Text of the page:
New special ed funding formula hurts charter schools, advocates say.
April 10, 2014
By Christen Smith
HARRISBURG (April 9) — The Pennsylvania Coalition of Public Charter Schools say new special education funding formula proposals punish charter schools with reduced funding.
In some districts, such as Philadelphia, charter schools with special education students could receive less than half of the money the school district would receive for instructing those same students.
“This is not an issue of charters versus traditional schools,” said Ken Kilpatrick, director of public relations for the coalition. “It’s about potentially inequitable treatment of children with special education needs based not on the challenges they face, but on type of public school they have chosen to attend.”
The legislation, Senate Bill 1316 and its companion, House Bill 2138, would scrap the state’s current formula that assumes 16 percent of students in each of Pennsylvania’s 500 school districts require special education services. In its place, the bills’ prime sponsors, Sen. Pat Browne, R-Lehigh and Rep. Bernie O’Neill, R-Bucks, propose a formula that weighs factors including student needs, poverty, property tax levels and “rural and small district conditions.”
The formula would only apply to additional funding given to school districts above the 2010-11 levels and, in the case of charter schools only, ties the allocation to the basic education funding formula.
“The result is a formula that is based, not on need, but rather on the type of school the child attends and provides as estimated 30 to 60 percent less funding for every special education student in a charter school than in a traditional public school,” Coalition Executive Director Bob Fayfich wrote in an April 4 letter addressed to all of its member schools.
Lawmakers say the weighted variables better address the individual needs of each district when compared to the state’s current formula.
Senate Education Committee Republican Chairman Sen. Mike Folmer, R-Lebanon, acknowledged the formula’s imperfections Wednesday.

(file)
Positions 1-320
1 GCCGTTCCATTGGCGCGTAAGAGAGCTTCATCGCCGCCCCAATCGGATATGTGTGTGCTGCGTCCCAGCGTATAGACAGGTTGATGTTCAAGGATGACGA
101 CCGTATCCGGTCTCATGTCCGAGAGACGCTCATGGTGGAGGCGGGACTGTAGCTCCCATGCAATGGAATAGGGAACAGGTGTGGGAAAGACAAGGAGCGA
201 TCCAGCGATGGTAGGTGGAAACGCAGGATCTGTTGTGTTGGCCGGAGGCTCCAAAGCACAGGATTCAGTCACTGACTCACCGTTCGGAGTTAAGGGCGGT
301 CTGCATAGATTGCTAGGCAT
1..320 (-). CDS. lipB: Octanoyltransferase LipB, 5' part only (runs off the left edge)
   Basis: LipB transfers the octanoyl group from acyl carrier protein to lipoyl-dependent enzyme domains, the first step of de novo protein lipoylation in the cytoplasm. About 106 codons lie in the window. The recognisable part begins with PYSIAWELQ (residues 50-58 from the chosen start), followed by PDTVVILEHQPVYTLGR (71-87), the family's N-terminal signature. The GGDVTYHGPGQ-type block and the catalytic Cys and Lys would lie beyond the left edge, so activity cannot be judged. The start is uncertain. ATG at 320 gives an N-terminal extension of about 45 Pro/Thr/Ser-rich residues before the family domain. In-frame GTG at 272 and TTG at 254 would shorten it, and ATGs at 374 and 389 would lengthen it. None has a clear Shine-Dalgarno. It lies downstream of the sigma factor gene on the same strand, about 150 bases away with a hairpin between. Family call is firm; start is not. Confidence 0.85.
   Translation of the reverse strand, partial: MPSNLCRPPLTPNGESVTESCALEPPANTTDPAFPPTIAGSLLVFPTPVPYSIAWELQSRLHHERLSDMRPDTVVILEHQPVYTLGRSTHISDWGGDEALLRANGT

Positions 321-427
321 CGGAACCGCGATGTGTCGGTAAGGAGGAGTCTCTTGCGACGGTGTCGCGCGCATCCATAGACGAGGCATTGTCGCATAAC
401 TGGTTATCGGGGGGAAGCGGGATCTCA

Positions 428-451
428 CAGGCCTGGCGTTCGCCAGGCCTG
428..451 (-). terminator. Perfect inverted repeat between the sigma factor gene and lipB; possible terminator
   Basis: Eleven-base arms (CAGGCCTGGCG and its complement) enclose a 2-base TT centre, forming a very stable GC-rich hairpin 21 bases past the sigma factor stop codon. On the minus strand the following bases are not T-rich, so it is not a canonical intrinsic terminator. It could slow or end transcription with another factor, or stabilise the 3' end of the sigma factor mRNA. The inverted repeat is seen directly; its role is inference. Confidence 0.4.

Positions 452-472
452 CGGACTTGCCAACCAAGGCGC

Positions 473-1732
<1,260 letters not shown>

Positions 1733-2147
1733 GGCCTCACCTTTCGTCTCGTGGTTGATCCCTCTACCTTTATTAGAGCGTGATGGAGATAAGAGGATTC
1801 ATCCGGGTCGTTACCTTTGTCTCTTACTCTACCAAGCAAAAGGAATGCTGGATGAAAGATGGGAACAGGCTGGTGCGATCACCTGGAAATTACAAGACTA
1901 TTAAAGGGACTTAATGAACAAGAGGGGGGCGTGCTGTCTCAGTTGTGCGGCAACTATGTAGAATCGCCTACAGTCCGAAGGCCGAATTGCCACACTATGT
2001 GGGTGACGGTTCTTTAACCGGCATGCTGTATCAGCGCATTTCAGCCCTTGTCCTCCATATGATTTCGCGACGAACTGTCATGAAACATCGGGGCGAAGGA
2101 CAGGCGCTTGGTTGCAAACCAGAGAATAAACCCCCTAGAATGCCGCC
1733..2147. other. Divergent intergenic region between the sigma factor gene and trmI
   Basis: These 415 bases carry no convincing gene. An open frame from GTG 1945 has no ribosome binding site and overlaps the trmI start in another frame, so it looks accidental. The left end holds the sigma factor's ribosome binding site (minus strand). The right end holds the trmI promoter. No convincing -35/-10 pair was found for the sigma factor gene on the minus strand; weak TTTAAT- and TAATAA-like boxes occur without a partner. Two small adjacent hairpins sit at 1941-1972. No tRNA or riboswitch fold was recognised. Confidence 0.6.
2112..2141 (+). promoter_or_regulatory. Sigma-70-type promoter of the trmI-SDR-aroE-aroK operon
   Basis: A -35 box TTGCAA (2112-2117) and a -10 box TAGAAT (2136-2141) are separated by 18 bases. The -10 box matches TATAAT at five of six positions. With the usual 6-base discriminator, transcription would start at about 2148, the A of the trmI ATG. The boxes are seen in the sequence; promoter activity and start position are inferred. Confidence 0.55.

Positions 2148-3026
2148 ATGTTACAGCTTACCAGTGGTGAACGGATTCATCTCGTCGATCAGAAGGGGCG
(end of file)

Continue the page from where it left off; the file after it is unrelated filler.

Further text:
“No one is going to love it and no one is going to hate it,” he said. “We tried to, in a bipartisan way, come up with a fair formula.”
Mike Griffith, School Finance Consultant for the Education Commission of the States, called the Legislatures’ proposals a “good step forward,” but wondered how the fluctuating weights in the formula could impact school districts’ budgets.
“Where the lack of the predictably will be is with additional funding,” he said. “It might be a situation where the Department of Education doesn’t change them each year, but just has the ability to do so. It’s just unusual.”
The Special Education Funding Commission, on which Browne and O’Neill served as co-chairs, recommended the new formula in a Dec. 11 report that considered testimony from 53 witnesses, including Griffith, at seven hearings last summer.
“I got the feeling that the commission was non-partisan,” Griffith said. “You couldn’t identify who was Democrat or Republican, which was sort of refreshing. It seemed that everyone there was trying their best to come up with a solution.”
Griffith said he wouldn’t be surprised if the Legislature drafted an additional bill within the next year to adjust the new formula.
“I think it’s important for the public to know that this has overwhelming support in all chambers,” O’Neill said Wednesday, just hours after announcing his House companion bill. “The idea is to get it moving. It has a swell of support from everyone — the House, the Senate and the administration.”
Tim Eller, spokesman for the state Department of Education, confirmed Wednesday that the governor’s administration supports the findings released in the commission’s report and “is working with the General Assembly to put into place a new special education funding formula that allocates new dollars to schools based on categories of student disabilities.”
O’Neill says he will “probably” suggest moving forward with the Senate version of the bill.
“They (the bills) are identical and I don’t even think either legislature cares,” Folmer said. “As long as one gets to the governor’s desk.”
In the meantime, O’Neill has turned his focus towards the basic education funding formula with House Bill 1738, which would create a Basic Education Funding Commission to address fiscal concerns just as its special education counterpart did last year.
The bill joined SB 1316 in the Senate Appropriations Committee Wednesday.
Kilpatrick said the coalition would be willing to testify before this commission, too, and “expects to be invited to do so.”
“We have no problem with establishing a commission,” he said. “However, the order is out of sync. Basic education funding should first be studied before special education funding.”
Folmer said he wants to move the bill quickly and started on the “daunting, but necessary” task of rehashing the basic education formula. Eller said the Corbett administration supports the measure, too.
Griffith, who says he worked with Illinois and Rhode Island in reforming their own basic education funding formulas, cautioned state lawmakers not to “run the numbers until each of the issues have been worked out.”
“It becomes trickier because you have more moving parts,” he said. “When you start talking about the other issues involved … it varies greatly. Rural school districts have higher transportation costs for kids, while as suburban districts, not so much. People will say they want to move money around to protect their districts and that’s where the problems start.”